On April 29, 2022, the U.S. Small Business Administration announced important changes to the Community Advantage (CA) Pilot Program. 87 FR 25398. The changes take effect on May 31, 2022. They follow closely in the heels of changes announced on April 1, 2022, which extended the CA Pilot Program until September 30, 2024 and lifted the moratorium previously imposed on SBA accepting new CA Lender applications thereby expanding the pool of lenders able to provide access to capital in underserved markets and in small dollar loans. Of particular interest are those changes removing restrictions making ineligible any business with an Associate who is incarcerated, on probation, on parole, or has been indicted for a felony or a crime of moral turpitude, and changes modifying affiliation principles.
The published rule includes multiple changes to the CA Pilot Program, including changes to underwriting criteria, collateral, maximum allowable interest rates and hazard insurance requirements. Additionally, all new CA lenders will be permitted to approve loans under their delegated authority. The SBA will also authorize certain CA Lenders to make revolving lines of credit loans under the CA Pilot Program. But, two of the temporary revisions are of particular interest and may give us a glimpse into future program-wide changes: (i) criminal background requirements; and (ii) affiliation requirements.
According to the published rule, “[t]here are roughly as many Americans with criminal records as with college degrees, and the criminal justice system disproportionally entangles Americans of color. Individuals with prior convictions often have difficulty finding jobs, many experience discrimination, others lack technical skillsets for the modern workforce, and all face 29,000 employment-related legal restrictions (e.g., inability to acquire licenses). Entrepreneurship may offer this population a strong alternative, but many formerly incarcerated individuals have little access to the credit necessary to start a business.” Going forward, CA Lenders can continue to conduct background checks and make risk-based lending decisions in accordance with their own policies, but the existing restrictions making ineligible loans to businesses with an Associate who is incarcerated, on probation, on parole, or has been indicted for a felony or crime of moral turpitude will cease.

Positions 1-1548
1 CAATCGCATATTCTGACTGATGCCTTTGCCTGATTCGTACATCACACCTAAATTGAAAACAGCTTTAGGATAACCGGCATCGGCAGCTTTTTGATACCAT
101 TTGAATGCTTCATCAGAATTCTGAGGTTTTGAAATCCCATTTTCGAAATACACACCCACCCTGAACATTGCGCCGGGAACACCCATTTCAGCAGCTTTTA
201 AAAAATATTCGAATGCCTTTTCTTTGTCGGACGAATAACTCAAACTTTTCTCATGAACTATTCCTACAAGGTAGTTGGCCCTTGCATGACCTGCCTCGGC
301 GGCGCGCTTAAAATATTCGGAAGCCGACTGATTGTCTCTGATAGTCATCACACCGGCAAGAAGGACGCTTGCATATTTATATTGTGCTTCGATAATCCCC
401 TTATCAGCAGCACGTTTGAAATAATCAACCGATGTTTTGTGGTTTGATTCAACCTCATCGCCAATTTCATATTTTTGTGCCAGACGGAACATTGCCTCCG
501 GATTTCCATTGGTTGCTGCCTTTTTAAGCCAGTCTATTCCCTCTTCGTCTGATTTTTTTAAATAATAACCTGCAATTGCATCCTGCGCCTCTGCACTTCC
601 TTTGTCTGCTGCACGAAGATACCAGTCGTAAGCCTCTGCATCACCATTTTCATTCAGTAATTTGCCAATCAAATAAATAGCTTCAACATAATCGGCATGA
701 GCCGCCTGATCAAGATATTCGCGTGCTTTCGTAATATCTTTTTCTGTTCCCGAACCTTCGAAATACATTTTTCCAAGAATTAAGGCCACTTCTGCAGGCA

Under current size standards and affiliation rules, there are seven separate affiliation principles that must be applied to the applicant and other entities to determine whether the applicant is ‘‘small’’ for purposes of eligibility for SBA financial assistance and to ensure that maximum guaranty amount available is not exceeded. 13 CFR 121.301. The new rule reduces the affiliation principles to three, and in particular, removes “the principle of control of one entity over another when determining affiliation because the concept of control has proven particularly burdensome for applicants and lenders to understand and implement.” The simplified affiliation analysis require CA Lenders to look at: (i) Ownership (i.e., what the applicant owns and who owns the applicant); (ii) Stock options, convertible securities and agreements to merge (i.e., those with present effect, those open to continued negotiation, and those subject to conditions precedent unlikely to occur); and (iii) size determinations.
Look for some of these, or similar, changes to be rolled out by the SBA in connection with other SBA financial assistance programs and the agency’s continued efforts to facilitate access to capital to underserved markets. For more information regarding SBA compliance matters, contact the attorneys at Starfield & Smith at 215.542.7070.